Emergency text alerts, a safe-ride service, a network of emergency phones, a healthcare facility and training are all part of the University’s comprehensive health and safety program. With the start of a new semester, students, faculty and staff are encouraged to become familiar with the many resources and training opportunities available to promote campus health, wellness and safety.
“It is our goal to provide a safe and secure environment in which all our students’ endeavors may be fully realized,” said Shannon Ellis, vice president for Student Services. “We are committed to providing information, services and programs that will help students stay healthy and safe, and be knowledgeable participants in basic crime-prevention practices.”
University police officers patrol campus, walking and bicycling around campus, 24 hours a day, 365 days a year, and provide escorts upon request, but they want to remind the campus community to use common sense and precautions.
“Safety on and around campus is of utmost concern to the University,” said University Police Services Director Adam Garcia. “As we work to strengthen law-enforcement presence on campus, it is important for individuals to take charge of their personal safety and reach out to a friend or colleague and encourage them to do the same. Together, we can further the sense of community and culture of safety at the University of Nevada, Reno.”
The University provides many safety-related services, including a network of 107 emergency “blue-light” phones in the University’s parking garages, across the main Reno campus and in the Redfield Campus parking lot. Each phone allows quick access to “911” emergency assistance with the push of a button.
Campus Escort Service provides safe transportation by van to any location on or within a two-mile radius of the main campus. The service provides rides 5 - 10 p.m., Monday through Friday. Rides can be requested by calling (775) 742-6808 or with the Nevada Campus Escort app on either Android or iOS.
University Police Services offer cadet and reserve officer programs, providing escort services to fellow students walking to and from University buildings after dark.
All students, faculty and staff are encouraged to sign up for the University’s Emergency Messaging System. Messages are sent to all enrolled cell phones in the event of an emergency or unexpected closing at the University.
University Police want to remind motorists and pedestrians to stay alert, obey posted speed limits and traffic laws and use caution while traveling through adjacent roads or on the University.
Police Services also encourage everyone to report incidents and cooperate with investigations when an issue of safety is involved. Introduced last fall, the new “See a Crime, Send a Text” program offers a quick-tip, crime-reporting option. Anyone can text UNRTIP and a message to 50911. UNRTIP must be first, and all reports are confidential.
“Please take advantage of the services and programs,” Garcia said. “The ultimate responsibility for your safety rests with you.”
A particularly bad flu season is still going strong and healthcare professionals urge students to get the flu vaccination this year. The Student Health Center offers the vaccination to students for free, along with a number of other medical services including a campus pharmacy.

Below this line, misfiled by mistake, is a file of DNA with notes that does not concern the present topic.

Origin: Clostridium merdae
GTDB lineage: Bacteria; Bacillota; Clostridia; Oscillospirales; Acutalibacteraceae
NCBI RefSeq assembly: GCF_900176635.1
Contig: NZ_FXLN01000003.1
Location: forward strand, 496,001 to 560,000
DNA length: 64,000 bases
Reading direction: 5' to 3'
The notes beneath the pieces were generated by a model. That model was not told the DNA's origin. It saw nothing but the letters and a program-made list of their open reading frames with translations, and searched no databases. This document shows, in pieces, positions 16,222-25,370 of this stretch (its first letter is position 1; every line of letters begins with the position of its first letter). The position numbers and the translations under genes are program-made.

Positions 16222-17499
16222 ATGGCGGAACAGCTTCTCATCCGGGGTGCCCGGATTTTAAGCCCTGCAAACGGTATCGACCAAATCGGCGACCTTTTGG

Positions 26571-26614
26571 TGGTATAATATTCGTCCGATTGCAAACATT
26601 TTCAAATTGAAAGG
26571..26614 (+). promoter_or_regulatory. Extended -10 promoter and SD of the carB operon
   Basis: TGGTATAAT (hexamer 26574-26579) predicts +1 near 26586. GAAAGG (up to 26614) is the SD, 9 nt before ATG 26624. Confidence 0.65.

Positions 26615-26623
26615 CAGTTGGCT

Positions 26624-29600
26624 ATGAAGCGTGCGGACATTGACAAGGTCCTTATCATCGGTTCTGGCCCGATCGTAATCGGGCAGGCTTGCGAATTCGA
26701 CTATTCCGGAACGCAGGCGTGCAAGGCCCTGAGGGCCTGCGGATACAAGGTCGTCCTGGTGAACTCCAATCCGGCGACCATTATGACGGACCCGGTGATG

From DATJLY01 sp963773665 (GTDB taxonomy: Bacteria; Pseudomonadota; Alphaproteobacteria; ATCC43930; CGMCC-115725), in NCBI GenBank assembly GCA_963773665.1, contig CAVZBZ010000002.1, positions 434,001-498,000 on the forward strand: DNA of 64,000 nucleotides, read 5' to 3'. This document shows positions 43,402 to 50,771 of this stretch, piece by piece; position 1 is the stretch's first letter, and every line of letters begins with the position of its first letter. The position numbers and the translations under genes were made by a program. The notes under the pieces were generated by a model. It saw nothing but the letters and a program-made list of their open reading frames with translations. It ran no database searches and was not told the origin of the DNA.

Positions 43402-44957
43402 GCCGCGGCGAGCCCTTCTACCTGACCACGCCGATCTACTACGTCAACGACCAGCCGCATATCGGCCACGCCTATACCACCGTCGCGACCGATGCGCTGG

“We are definitely seeing cases of the flu,” said Cheryl Hug-English, director of the Student Health Center. “However, most cases have been relatively mild, and students are recovering quickly. The best protection against it is to get vaccinated. Staying home from work or school when ill is also a key factor in helping to prevent the spread of the flu.”
The Joe Crowley Student Union and the Student Health Center are partnering all week to provide free vaccinations from 11 a.m. - 2 p.m. in the Student Union’s Second Floor Blue Fish Bowl.
Students can subscribe to the Live Fit on Campus monthly newsletter and read the Student Health 101 online magazine for access to information and tools needed to make healthy food choices and stay fit.
- If you are the victim of a crime, please report it to the police immediately.
- Contact University Police by dialing 334-COPS (2677) or 911 if you observe a suspicious person or situation.
- If you know you are going to be studying or working late on campus, plan ahead how you will get home safely.
- Never walk alone at night. Travel in groups of two or more and always travel in well-lit, heavily traveled areas.
- Have a friend walk with you or meet you at a location the two of you can walk from safely. Try to walk in with a group.
- ALWAYS – ALWAYS lock your doors and windows.
- Use Campus Escort by calling (775) 742-6808, or University Police by calling (775) 334-COPS (2677) or (775) 745-6195.
- Tell someone where you are going and when you will return. Carry a whistle or noise maker. This can serve as a reminder to exercise caution, and can alert someone in the area that you need help. Whistles are available free of charge at University Police Headquarters – on the ground floor of the Fitzgerald Student Services Building.
- Be alert! Look around you; be aware of who is on the street and in the area. Make it difficult for anyone to take you by surprise.
- If listening to music, keep the volume low so you can hear what is going on around you.
- If you exercise at night or in the dark, do so with a friend and wear bright reflective clothing.
- Follow your intuition… trust your feelings.